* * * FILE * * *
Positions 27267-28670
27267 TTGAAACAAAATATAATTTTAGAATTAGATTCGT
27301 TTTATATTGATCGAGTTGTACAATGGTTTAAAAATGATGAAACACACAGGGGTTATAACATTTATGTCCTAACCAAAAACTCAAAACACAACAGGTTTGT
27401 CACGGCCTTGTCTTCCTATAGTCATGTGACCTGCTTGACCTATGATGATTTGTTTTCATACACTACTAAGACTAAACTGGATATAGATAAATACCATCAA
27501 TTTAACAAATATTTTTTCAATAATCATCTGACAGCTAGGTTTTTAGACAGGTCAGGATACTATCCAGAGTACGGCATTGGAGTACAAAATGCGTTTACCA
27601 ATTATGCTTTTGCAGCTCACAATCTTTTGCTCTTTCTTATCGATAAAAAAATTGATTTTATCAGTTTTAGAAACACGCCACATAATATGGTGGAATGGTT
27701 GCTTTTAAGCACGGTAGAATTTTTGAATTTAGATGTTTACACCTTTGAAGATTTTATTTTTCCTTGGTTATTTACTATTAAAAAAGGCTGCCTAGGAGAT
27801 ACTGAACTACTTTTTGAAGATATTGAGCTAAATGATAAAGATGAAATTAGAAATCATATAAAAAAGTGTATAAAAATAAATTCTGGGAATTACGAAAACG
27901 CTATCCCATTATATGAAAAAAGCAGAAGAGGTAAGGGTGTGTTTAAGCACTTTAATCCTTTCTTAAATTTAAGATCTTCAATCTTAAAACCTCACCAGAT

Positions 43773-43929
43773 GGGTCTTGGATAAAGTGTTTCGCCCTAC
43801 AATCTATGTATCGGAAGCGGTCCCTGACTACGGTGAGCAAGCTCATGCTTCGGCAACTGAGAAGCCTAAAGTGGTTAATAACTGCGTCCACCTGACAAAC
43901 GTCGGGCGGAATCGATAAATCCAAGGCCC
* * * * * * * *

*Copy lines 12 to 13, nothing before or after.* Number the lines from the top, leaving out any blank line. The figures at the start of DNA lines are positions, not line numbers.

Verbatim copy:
43801 AATCTATGTATCGGAAGCGGTCCCTGACTACGGTGAGCAAGCTCATGCTTCGGCAACTGAGAAGCCTAAAGTGGTTAATAACTGCGTCCACCTGACAAAC
43901 GTCGGGCGGAATCGATAAATCCAAGGCCC